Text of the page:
Zaca Mesa Winery & Vineyards
Louis B. Cushman has been at the pinnacle of the commercial real estate brokerage business for many years, building on a family legacy started by his great grandfather and great uncle in 1917. In 1972 along with his twin brother, John Cushman, and a number of senior executives in the oil industry, he founded Zaca Mesa Winery & Vineyards in Santa Ynez Valley in Santa Barbara County. Of the 750 acres on the estate, 244 are plantable. The property is especially beautiful and propitious for grape growing. Unusual for California, the mountain range here runs east west, allowing the breezes from the Pacific Ocean to positively influence the microclimate. The loamy soil and good drainage add to the distinct terroir. Because of the high amount of capital required to develop the kind of winery the Cushmans were interested in having, the initial investors, save the Cushman twins, eventually dropped out. Since 1988, Zaca Mesa has been totally family-owned. In the beginning, a wide variety of grape types were grown in an effort to determine what worked best on the property. Because of these experiments, since 1997 the production has been mostly Rhône varietals: Syrah, Roussanne and Viognier. The wines are excellent, and a good value as well. The 1993 Syrah was rated as the 6th best Syrah in the world by Wine Spectator magazine, and it cost about $13.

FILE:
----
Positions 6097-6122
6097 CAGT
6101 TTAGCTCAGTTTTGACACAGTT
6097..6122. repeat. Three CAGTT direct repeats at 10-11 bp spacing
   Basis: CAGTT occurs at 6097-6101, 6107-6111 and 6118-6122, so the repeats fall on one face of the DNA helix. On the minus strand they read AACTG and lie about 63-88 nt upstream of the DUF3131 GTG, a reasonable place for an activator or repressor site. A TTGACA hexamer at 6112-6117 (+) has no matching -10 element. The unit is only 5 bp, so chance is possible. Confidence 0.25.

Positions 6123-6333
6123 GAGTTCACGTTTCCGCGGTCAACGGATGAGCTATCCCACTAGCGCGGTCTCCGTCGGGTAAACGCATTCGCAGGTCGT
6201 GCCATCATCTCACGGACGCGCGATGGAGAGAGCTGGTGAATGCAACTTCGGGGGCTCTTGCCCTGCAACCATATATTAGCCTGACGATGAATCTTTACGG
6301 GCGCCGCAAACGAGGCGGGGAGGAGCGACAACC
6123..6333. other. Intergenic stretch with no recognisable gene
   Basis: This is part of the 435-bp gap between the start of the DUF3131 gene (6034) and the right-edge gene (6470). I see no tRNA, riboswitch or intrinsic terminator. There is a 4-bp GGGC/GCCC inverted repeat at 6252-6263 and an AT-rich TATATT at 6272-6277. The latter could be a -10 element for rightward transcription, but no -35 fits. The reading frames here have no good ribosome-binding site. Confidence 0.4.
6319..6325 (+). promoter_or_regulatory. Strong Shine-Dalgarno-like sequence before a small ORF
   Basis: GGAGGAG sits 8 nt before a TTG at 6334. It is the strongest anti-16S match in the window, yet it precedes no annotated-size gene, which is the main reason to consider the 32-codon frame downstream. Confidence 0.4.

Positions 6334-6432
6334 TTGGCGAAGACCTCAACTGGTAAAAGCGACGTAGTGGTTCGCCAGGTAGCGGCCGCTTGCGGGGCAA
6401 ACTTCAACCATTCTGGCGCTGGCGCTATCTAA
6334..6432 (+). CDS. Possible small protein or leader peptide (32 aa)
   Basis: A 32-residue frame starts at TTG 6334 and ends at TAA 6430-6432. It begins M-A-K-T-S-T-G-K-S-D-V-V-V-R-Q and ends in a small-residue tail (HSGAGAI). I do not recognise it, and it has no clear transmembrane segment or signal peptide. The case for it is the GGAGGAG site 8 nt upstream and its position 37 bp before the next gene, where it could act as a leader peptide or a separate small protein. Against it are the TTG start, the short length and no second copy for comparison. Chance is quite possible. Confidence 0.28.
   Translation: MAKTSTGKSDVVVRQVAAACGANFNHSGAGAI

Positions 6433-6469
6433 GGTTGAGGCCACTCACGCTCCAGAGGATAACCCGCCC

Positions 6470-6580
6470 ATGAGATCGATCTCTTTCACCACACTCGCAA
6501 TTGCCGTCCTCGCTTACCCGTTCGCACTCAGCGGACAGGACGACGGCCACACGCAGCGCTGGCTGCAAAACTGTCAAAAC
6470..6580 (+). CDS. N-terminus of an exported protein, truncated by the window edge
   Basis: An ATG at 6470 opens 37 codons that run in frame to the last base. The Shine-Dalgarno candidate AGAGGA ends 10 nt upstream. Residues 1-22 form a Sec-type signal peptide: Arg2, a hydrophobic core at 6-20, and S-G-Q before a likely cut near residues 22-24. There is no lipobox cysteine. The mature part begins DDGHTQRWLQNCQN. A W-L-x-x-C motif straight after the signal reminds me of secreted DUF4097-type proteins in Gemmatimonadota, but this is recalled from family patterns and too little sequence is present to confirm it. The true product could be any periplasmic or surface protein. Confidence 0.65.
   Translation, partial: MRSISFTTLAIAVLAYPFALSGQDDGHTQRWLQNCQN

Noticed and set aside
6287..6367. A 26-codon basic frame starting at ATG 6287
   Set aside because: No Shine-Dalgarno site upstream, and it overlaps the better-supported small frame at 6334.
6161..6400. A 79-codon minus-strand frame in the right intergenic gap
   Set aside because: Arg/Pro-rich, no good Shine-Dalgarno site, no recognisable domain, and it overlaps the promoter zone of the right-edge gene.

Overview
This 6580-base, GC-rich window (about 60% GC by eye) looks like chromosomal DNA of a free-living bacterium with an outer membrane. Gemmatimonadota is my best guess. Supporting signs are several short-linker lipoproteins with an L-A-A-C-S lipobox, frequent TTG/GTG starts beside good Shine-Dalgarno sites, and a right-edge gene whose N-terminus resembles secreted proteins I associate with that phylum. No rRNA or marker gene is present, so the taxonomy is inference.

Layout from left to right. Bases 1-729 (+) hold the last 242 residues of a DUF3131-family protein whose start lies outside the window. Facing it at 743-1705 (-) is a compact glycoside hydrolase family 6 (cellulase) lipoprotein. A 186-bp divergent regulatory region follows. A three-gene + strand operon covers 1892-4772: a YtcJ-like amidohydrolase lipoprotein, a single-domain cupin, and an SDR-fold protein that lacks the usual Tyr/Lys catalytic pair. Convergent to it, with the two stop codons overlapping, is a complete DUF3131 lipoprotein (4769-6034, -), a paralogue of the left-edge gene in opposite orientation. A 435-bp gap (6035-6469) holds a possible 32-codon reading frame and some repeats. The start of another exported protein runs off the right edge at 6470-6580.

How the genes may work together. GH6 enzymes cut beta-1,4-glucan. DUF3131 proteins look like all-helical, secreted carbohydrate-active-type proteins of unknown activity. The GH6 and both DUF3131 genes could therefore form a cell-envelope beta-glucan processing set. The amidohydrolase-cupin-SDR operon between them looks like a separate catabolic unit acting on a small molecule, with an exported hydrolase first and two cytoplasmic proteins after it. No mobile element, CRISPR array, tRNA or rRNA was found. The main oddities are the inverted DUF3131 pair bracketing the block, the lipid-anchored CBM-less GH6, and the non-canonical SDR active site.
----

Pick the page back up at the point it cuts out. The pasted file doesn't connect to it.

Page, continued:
Pheasant Ridge Winery
Bill Gipson is one of the most respected and well-liked oilmen in Houston, as well as being a true enthusiast of great wine. It was early in the Texas wine industry’s history that Bill recognized the unusual potential the Texas High Plains had for growing the fruit to make excellent wine. A geologist by trade, he saw the similarities the region had with Bordeaux: good irrigation from the Ogallala Aquifer, warm days and cool nights during the growing season due to its altitude of 3,300 feet above sea level and loamy, calcareous soil. Bill, along with a group of investors, own Pheasant Ridge Winery, which has been producing some of the best Texas wines for 28 years. The 45-acre vineyard was originally planted in 1979, which is quite a long time ago when you consider that the modern Texas wine industry started in 1976. The grapes used are all traditional French varietals: Cabernet Sauvignon, Merlot, Cabernet Franc, Pinot Noir, Chardonnay, Chenin Blanc and Semillon. The fruit is handpicked and 100% of the wines are estate grown. The winery produces about 5,000 cases a year. Bill strives to make his wines in the old-world style, with much finesse, evident terroir, good acidity, integration and balance. He does not produce super-high alcohol fruit bombs. The Pheasant Ridge Chenin Blanc is especially nice, and is reminiscent of a good, dry Vouvray.